• Othram, 27 June 2023, Riverside County DA’s Office, Sheriff’s Department, and FBI Leverage Othram’s Genetic Testing Platform to Identify 1996 Homicide Victim.
  • 27 June 2023 — Added information from the Othram press release.

40 thoughts on “Noble Cause, No Rules”

    1. You may be right. We’ve seen many cases of unethical behavior by FGG practitioners with few (if any) consequences.

  1. Hi Leah. This situation is well captioned and points to the frustrating contradiction in our society as to what police can do to solve a homicide or to identify human remains. Having worked with homicide investigators for more than 11 years, most are not trained in the do’s and don’ts of using genetic genealogy. That assistance comes from volunteer genealogists, who it appears do not know the “rules of engagement.” In today’s policing, we now have advances in technology that bring us to a decision point where we can determine the identity of the deceased. The question now is, should we make the identification because we can? The DOJ guidelines make it clear that the answer is not always yes. Nevertheless, it is the responsibility of the agency to find the training needed by everyone involved so that they can obey the rules. I am hoping to be one of the first accredited Investigative Genetic Genealogists (IGG) in the U.S., when the Board of IGG can agree on the testing requirements. I have studied their recent announcement about what they think is needed to be accredited. I am hoping they will include the Genetic Genealogy Standards document published on 10 Jan 2015 by a distinguished group of genetic genealogists. In many respects, I think it is a better document than the one from DOJ.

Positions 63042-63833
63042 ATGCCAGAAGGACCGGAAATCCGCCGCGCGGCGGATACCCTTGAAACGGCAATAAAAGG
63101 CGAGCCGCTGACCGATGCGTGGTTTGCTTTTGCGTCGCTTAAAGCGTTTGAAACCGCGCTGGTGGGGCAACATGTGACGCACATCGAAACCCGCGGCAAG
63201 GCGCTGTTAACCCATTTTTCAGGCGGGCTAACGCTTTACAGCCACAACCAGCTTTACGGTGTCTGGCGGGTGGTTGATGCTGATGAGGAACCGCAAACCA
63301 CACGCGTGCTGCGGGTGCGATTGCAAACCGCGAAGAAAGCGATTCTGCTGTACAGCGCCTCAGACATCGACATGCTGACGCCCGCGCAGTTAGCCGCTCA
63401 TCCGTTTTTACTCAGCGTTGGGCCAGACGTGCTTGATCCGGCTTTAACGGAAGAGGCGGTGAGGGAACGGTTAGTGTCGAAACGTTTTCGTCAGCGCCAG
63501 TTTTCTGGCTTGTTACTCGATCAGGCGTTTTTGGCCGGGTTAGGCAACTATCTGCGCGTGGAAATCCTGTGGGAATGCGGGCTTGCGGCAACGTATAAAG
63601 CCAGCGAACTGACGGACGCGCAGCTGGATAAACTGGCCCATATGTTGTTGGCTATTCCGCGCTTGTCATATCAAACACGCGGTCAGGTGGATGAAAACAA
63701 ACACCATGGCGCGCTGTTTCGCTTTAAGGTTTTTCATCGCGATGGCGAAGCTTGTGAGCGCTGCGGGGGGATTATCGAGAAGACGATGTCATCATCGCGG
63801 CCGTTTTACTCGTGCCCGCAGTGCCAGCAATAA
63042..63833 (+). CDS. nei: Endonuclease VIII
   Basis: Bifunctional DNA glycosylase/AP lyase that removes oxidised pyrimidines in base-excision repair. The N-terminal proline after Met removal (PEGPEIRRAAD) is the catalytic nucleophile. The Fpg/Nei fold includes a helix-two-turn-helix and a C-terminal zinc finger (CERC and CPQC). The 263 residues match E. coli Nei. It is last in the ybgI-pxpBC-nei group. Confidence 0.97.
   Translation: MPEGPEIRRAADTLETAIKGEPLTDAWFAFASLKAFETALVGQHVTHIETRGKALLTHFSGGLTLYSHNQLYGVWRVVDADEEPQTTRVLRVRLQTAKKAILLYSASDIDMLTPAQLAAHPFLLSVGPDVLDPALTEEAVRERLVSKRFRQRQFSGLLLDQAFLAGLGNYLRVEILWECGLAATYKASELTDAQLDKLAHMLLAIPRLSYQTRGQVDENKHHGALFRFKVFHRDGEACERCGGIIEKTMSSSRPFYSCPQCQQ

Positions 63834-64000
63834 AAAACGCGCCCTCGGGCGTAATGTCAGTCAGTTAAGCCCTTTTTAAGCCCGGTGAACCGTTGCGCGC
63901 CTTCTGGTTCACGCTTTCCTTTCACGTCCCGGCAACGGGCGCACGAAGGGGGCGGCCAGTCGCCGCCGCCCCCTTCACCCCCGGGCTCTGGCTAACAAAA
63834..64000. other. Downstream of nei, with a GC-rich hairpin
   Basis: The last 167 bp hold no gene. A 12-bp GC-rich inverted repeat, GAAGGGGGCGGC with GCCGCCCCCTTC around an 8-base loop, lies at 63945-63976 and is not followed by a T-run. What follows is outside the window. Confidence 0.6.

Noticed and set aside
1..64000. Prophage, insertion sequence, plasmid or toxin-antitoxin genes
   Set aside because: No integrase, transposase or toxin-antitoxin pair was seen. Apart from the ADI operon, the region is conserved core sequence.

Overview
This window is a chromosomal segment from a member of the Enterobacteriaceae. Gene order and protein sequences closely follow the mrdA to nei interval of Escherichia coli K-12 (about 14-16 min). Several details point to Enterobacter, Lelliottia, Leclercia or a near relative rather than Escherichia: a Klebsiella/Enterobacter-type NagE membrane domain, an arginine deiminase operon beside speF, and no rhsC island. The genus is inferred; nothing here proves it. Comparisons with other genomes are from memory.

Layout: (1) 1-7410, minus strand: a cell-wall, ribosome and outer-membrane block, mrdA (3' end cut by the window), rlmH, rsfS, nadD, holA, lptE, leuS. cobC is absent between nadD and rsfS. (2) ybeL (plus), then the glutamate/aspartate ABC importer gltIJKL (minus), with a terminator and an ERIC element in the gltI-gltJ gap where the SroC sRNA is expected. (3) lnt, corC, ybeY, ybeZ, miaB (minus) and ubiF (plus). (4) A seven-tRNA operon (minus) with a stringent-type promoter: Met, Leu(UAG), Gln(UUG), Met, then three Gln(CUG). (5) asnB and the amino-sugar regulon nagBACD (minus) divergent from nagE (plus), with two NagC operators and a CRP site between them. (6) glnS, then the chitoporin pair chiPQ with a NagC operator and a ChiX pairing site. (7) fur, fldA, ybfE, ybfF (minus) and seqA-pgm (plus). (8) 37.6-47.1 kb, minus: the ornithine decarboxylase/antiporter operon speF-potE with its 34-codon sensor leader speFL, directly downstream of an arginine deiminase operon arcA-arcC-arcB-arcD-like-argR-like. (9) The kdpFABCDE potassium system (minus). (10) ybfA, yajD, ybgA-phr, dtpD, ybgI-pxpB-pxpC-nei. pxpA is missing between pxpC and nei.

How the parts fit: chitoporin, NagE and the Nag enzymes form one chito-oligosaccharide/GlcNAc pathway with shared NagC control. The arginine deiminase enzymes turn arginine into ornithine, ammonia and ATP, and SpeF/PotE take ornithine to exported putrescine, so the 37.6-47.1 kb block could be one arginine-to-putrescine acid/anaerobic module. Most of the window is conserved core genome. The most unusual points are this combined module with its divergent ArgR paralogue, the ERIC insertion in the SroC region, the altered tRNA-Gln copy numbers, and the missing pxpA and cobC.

1. The genealogy in this case was apparently done by the FBI (see updates to the post). I think there’s about a zero percent chance that the FBI does not know the rules of engagement.

  2. Does this mean that the National Missing and Unidentified Persons System is not fit for purpose?

  3. Okay, your point is taken about the use of Myheritage. But here’s just as much of a question. Names of living people are not to be used or publicized by members of the genealogy community. Why would you redact/blur the entries on the first portion of the screenshots and then put it strait out for ALL to see in the second image?!

      1. I recently noticed two variations of “John Doe” popping up in my My Heritage results. There were some additional oddities about one of the tests that left me scratching my head – including the test manager being exceptionally vague about the person’s identity. Thanks for sharing this important info!

        1. Yes, I have one of those at MyH too (will send screenshot to Leah) The pity of this for me is that the biggest segment matches to a mystery Scots/Irish/Northumbrian section of my tree, and I won’t be able to ask John about his family, because he is not real.